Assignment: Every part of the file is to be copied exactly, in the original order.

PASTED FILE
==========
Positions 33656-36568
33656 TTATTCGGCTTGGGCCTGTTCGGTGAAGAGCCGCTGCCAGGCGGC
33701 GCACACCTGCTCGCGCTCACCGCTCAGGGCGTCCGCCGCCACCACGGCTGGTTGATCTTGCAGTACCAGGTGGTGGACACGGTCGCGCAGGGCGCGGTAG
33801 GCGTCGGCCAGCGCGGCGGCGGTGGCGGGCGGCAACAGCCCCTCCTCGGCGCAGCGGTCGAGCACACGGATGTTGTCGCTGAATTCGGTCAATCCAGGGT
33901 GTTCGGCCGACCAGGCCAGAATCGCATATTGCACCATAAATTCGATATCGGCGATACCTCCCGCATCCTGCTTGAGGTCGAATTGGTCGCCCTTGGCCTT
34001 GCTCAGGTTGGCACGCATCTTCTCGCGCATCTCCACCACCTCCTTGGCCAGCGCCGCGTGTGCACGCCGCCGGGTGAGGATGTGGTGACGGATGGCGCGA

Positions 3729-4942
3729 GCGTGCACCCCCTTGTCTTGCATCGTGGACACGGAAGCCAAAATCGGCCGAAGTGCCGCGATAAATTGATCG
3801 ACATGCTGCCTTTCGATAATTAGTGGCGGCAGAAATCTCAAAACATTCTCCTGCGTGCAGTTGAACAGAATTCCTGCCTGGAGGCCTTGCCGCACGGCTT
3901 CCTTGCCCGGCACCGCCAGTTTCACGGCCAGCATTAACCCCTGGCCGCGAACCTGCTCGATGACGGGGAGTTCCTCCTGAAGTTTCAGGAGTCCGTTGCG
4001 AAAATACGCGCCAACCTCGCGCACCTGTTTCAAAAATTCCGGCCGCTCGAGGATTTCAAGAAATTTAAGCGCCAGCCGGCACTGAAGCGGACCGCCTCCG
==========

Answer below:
Positions 33656-36568
33656 TTATTCGGCTTGGGCCTGTTCGGTGAAGAGCCGCTGCCAGGCGGC
33701 GCACACCTGCTCGCGCTCACCGCTCAGGGCGTCCGCCGCCACCACGGCTGGTTGATCTTGCAGTACCAGGTGGTGGACACGGTCGCGCAGGGCGCGGTAG
33801 GCGTCGGCCAGCGCGGCGGCGGTGGCGGGCGGCAACAGCCCCTCCTCGGCGCAGCGGTCGAGCACACGGATGTTGTCGCTGAATTCGGTCAATCCAGGGT
33901 GTTCGGCCGACCAGGCCAGAATCGCATATTGCACCATAAATTCGATATCGGCGATACCTCCCGCATCCTGCTTGAGGTCGAATTGGTCGCCCTTGGCCTT
34001 GCTCAGGTTGGCACGCATCTTCTCGCGCATCTCCACCACCTCCTTGGCCAGCGCCGCGTGTGCACGCCGCCGGGTGAGGATGTGGTGACGGATGGCGCGA

Positions 3729-4942
3729 GCGTGCACCCCCTTGTCTTGCATCGTGGACACGGAAGCCAAAATCGGCCGAAGTGCCGCGATAAATTGATCG
3801 ACATGCTGCCTTTCGATAATTAGTGGCGGCAGAAATCTCAAAACATTCTCCTGCGTGCAGTTGAACAGAATTCCTGCCTGGAGGCCTTGCCGCACGGCTT
3901 CCTTGCCCGGCACCGCCAGTTTCACGGCCAGCATTAACCCCTGGCCGCGAACCTGCTCGATGACGGGGAGTTCCTCCTGAAGTTTCAGGAGTCCGTTGCG
4001 AAAATACGCGCCAACCTCGCGCACCTGTTTCAAAAATTCCGGCCGCTCGAGGATTTCAAGAAATTTAAGCGCCAGCCGGCACTGAAGCGGACCGCCTCCG